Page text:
schemata the sequel even posits some intelligent commentary.
Culturally, Jurassic World is all about bigger not always
being better, a cutting comment on corporate mentality, that like The
Lego Movie, both has and ingests its cake. In harmony with the scaly antagonist, Jurassic World plays as both damning
critique and crass celebration of cinema by committee, a billion
dollar triumph of sensory overload designed to stun and sell, yet
seemingly aware of its own cold, calculated reason for being. To
quote another Spielbergian favourite, it’s either “very smart or
is built for fans, but trades on inside jokes instead of
fender-bending nostalgia. Jurassic aficionados will spot nods
to the original movies in every department, including but not limited
to Michael Giacchino’s sprightly score, subsidiary props and in one
particularly satisfying and late-coming case a substantive cameo from
the star attraction of 1993. It also makes the dinosaurs feel big
again, something that its predecessors (1997’s underrated The
Lost World and 2001’s perfunctory Jurassic Park 3)
struggled with. Trevorrow gets under his monsters, remembering to
embrace their scale, confident enough in his FX team to prefer
wide-shots over close-ups. The dinosaurs themselves, now almost
totally digital, are impressively designed, but feel regrettably
thinner than their 90s – animatronic - counterparts. Still, the
action is confidently handled and executed with the sort of visceral
impact which used to be reserved for proper PG-13 efforts. People
bleed and scream when they’re attacked by marauding nasties, and
the stomps bring with them a sense of genuine threat. There’s
little to rival the 1993 picture’s legend (the roadside slaughter
and raptors in the kitchen are insurmountable highlights), but a pair of grisly military skirmishes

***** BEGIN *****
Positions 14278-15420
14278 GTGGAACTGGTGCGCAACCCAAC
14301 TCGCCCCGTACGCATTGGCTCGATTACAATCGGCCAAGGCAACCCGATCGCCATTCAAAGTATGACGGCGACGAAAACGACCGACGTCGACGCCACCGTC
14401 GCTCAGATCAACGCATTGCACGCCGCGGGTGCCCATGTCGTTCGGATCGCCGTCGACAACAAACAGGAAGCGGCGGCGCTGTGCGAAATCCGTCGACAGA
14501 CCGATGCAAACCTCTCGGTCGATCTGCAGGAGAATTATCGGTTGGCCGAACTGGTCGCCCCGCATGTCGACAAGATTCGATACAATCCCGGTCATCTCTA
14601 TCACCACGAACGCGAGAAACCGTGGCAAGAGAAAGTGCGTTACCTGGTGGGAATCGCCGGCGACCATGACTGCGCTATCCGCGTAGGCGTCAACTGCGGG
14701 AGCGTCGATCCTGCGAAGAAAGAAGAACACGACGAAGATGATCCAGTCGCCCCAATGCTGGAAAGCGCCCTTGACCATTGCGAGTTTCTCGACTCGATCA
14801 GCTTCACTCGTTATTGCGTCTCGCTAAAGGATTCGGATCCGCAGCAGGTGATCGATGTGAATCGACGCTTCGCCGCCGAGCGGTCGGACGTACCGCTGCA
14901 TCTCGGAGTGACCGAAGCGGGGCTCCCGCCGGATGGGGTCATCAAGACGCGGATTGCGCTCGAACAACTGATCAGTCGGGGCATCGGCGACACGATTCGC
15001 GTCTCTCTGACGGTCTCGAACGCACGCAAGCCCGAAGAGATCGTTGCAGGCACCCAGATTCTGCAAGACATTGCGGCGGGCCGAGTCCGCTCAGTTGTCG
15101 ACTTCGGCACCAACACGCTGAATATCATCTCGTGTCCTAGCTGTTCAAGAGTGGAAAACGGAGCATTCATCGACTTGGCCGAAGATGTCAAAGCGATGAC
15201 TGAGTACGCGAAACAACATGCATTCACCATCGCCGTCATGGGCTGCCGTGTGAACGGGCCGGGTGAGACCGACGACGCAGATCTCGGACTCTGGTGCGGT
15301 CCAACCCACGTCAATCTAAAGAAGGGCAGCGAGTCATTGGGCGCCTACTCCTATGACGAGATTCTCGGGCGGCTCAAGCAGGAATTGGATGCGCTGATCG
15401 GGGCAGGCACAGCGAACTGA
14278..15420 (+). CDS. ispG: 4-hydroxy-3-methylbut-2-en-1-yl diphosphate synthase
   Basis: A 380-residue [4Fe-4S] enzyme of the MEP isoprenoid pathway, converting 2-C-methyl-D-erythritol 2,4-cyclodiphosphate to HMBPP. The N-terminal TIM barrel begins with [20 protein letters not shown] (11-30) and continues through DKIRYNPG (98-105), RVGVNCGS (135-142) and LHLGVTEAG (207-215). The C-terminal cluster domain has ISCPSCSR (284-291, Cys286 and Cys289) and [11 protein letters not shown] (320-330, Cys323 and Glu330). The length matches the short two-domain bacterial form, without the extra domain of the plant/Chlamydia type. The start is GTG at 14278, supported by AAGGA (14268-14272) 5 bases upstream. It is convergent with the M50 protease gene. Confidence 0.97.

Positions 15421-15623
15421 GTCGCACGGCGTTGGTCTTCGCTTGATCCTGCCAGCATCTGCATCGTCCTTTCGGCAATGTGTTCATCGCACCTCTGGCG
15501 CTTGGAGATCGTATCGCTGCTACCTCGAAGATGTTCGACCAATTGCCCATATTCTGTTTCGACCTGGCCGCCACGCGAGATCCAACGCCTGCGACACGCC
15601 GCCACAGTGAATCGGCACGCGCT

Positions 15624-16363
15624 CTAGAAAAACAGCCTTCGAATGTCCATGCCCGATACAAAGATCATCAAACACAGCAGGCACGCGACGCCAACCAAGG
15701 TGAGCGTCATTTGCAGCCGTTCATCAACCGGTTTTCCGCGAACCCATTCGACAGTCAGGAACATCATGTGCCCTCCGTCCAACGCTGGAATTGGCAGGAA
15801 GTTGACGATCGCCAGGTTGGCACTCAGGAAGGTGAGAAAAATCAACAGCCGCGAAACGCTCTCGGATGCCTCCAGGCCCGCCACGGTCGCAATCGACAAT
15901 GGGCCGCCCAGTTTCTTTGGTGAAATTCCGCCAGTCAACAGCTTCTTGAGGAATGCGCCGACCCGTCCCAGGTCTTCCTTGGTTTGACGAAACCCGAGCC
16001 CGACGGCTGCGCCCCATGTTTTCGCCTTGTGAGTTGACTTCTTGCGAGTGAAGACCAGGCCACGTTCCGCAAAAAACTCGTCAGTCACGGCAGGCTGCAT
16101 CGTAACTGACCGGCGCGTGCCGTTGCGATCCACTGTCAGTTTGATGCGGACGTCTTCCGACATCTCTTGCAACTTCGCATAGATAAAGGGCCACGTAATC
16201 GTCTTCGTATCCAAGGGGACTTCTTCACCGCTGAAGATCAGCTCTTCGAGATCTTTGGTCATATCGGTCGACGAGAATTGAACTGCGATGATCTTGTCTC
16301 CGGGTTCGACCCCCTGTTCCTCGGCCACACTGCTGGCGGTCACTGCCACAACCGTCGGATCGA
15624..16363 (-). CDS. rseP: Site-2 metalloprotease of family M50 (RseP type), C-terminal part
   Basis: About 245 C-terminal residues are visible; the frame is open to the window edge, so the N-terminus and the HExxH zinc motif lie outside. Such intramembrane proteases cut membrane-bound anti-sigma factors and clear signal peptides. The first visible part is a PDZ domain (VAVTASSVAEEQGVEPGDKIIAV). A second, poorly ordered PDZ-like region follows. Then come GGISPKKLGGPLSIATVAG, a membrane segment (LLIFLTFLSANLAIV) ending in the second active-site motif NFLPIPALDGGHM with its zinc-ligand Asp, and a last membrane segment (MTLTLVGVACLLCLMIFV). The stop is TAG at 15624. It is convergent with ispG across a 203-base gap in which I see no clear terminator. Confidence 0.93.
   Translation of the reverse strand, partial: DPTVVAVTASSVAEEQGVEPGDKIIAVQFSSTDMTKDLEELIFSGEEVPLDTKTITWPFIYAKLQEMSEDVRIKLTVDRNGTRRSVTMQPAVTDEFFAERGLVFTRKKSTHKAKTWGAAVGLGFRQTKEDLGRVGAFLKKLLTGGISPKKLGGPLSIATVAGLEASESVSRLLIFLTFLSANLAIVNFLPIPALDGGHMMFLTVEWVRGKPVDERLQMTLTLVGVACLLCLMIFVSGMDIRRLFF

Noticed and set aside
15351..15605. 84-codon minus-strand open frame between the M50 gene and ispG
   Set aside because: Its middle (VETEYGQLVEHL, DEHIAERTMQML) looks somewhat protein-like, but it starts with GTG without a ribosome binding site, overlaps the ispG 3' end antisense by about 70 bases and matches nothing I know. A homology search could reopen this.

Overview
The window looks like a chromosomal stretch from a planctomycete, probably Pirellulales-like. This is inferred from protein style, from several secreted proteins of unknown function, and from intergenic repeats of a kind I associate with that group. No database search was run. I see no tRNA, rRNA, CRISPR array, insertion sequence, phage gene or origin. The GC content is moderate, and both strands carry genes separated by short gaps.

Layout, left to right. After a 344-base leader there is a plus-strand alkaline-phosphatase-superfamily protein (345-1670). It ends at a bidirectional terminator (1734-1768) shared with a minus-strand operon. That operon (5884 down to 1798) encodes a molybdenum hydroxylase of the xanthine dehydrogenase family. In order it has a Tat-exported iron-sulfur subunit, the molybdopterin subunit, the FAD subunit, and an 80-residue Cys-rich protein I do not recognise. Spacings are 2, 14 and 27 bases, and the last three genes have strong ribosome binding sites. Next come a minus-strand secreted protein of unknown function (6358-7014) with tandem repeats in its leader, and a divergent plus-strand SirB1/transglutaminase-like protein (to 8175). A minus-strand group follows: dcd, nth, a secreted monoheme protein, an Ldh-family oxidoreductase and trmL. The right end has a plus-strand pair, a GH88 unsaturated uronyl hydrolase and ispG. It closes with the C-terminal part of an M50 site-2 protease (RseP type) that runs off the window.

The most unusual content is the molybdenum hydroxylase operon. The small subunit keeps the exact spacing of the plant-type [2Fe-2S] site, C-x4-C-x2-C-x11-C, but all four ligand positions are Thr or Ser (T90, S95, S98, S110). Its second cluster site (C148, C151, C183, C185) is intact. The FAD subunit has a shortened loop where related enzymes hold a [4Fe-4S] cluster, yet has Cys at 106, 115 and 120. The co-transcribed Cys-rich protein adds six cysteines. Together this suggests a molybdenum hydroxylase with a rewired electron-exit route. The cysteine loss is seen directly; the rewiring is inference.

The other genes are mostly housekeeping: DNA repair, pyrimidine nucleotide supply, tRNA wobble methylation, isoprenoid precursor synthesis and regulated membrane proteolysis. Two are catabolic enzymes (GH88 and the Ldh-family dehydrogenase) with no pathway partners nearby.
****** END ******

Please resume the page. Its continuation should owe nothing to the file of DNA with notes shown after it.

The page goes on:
and the bananas finale get closer than expected.
humans are less convincing, but the quality of performance keeps them
watchable. Pratt’s reigned in compared to last year’s Guardians
of the Galaxy and Bryce Dallas Howard doesn’t always skirt the
line between stereotype and sista cleanly, but they’re both likable
in their inherent being. Vincent d’Onofrio probably fares best as a
man of war seeking to train a raptor-driven anti-terror cell (a concept
flirted with rather than fully explore here, presumably fodder for
future installments), confidently hitting comedic and villainous beats
with strong force of personality. But this is still a dino's world,
even if they don’t awe like it’s 1993. Trevorrow and his team
have spared no expense, and just cause we've seen it all before,
doesn't mean we can't enjoy it again.
At one point, the I-Rex is valued at $26 million, so even taking into
account the inflation that’s occurred since 1992, Homer remains
correct in his assumption that Kent Brockman can’t buy a dinosaur.)
Daniel is a long-term cinephile, forming this blog back in 2009 as a way to crudely air his views on film and culture.
In the interim period he has written for a ton of great outlets, discovered the joys of radio broadcasting and in 2014 earned a BA in Film & Literature from the University of Warwick.
Dan is always happy to hear feedback, enter into discussion and maybe just maybe if you're a kind person looking for an artiste consumed by passion (and fits of masturbatory adverbial overuse), do some writing and collaborate with YOU!
Otherwise Dan likes to watch films and ruminate on the important things. He'll let you know when he works out if BBQ sauce actually tastes anything like BBQ in due course.
In the meantime find him @DKsMum on Twitter or e-mail him at email@example.com.